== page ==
Child maintenance is another reason that leaves many people financially distraught after divorce because innocent children need total care.

The spouse with child custody may demand regular child maintenance for daily needs.

You have to amicably agree on the amount or take the matter to court. The Child Maintenance Service or the court may set the amount after due consideration.

The amount of child support that must be paid is higher for the spouse with a higher income if they are not the caretaker.

Parents whose kids go to prestigious private schools or have special needs have even a higher financial burden.

And you aren’t better off if you earn much more than your spouse.

7. International Borders

If you co-own property, assets, and investments in countries outside the UK, your divorce will cost more than the usual divorce.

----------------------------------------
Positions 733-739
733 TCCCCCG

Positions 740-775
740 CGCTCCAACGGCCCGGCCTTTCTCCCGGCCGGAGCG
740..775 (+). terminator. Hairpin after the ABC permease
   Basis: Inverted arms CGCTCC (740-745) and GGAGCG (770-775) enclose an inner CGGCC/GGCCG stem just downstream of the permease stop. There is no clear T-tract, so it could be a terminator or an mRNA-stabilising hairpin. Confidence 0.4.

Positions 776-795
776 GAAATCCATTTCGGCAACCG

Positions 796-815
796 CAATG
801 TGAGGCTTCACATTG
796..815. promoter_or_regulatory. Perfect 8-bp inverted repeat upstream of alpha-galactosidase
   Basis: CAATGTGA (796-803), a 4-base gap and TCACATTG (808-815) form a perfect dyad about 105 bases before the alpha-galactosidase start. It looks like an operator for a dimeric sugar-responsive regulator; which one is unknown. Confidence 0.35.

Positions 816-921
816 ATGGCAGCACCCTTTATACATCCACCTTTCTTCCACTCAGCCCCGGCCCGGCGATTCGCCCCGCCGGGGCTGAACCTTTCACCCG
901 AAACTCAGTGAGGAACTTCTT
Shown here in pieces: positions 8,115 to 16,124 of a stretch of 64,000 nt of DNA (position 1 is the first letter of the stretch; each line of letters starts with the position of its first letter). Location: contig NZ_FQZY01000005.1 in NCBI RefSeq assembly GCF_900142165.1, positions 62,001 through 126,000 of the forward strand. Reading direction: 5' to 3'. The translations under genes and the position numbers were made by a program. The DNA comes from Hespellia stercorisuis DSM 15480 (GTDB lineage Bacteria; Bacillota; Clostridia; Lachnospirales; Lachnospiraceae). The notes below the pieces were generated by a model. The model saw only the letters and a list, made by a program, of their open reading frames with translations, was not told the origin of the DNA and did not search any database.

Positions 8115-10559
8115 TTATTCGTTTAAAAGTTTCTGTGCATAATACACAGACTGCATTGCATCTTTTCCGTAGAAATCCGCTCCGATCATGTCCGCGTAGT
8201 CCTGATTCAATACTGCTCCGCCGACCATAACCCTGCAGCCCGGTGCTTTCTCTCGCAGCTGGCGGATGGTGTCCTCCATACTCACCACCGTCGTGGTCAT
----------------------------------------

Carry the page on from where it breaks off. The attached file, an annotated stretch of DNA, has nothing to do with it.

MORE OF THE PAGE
You have to calculate the costs of international divorce proceedings and any other divorce-related costs in those countries.

Furthermore, you will have to ask the court’s permission to move overseas with the children after divorce.

You must get consent from the other party, failure to do so can get you charged with abduction.

8. Spousal Maintenance

spousal maintenance

After child support comes spousal maintenance, a controversial part of the divorce settlement.

For instance, a spouse may feel entitled to spousal maintenance because they are dependent on the family income.

However, the other spouse may fight back because why should they maintain you if you are no longer their partner?

Sometimes, the former wife can set an amount that is too high. Add in child support, and the fight in court may take forever and therefore, become quite expensive.